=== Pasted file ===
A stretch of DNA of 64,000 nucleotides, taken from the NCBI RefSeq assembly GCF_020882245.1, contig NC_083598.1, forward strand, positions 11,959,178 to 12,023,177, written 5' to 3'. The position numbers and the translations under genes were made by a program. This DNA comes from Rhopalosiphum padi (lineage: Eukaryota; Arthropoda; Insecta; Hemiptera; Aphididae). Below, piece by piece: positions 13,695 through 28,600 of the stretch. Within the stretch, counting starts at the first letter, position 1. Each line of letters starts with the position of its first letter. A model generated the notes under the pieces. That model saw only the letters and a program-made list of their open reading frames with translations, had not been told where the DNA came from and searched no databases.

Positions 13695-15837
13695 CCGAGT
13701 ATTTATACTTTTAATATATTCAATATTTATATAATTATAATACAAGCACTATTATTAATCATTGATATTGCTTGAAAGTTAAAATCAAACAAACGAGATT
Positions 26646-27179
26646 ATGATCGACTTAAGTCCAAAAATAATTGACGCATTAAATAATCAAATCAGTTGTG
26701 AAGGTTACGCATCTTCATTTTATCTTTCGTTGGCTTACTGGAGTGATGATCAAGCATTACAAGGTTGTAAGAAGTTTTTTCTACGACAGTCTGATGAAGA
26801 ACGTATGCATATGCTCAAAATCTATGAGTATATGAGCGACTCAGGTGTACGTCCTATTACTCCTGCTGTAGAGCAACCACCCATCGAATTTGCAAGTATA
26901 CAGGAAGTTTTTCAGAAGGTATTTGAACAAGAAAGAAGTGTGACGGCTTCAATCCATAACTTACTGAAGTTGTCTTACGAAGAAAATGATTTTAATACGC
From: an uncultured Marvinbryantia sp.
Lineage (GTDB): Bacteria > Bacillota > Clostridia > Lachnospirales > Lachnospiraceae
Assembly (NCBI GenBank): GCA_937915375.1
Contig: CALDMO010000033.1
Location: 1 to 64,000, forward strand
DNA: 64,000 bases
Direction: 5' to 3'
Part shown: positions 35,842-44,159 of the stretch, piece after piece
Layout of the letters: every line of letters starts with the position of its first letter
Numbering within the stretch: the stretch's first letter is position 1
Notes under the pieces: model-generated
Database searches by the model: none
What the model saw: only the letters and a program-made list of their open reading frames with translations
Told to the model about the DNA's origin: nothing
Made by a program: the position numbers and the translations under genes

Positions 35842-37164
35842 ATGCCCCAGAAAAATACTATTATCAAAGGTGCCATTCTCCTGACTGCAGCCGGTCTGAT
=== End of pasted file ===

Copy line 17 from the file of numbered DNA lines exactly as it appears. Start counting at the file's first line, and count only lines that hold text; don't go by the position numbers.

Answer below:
Part shown: positions 35,842-44,159 of the stretch, piece after piece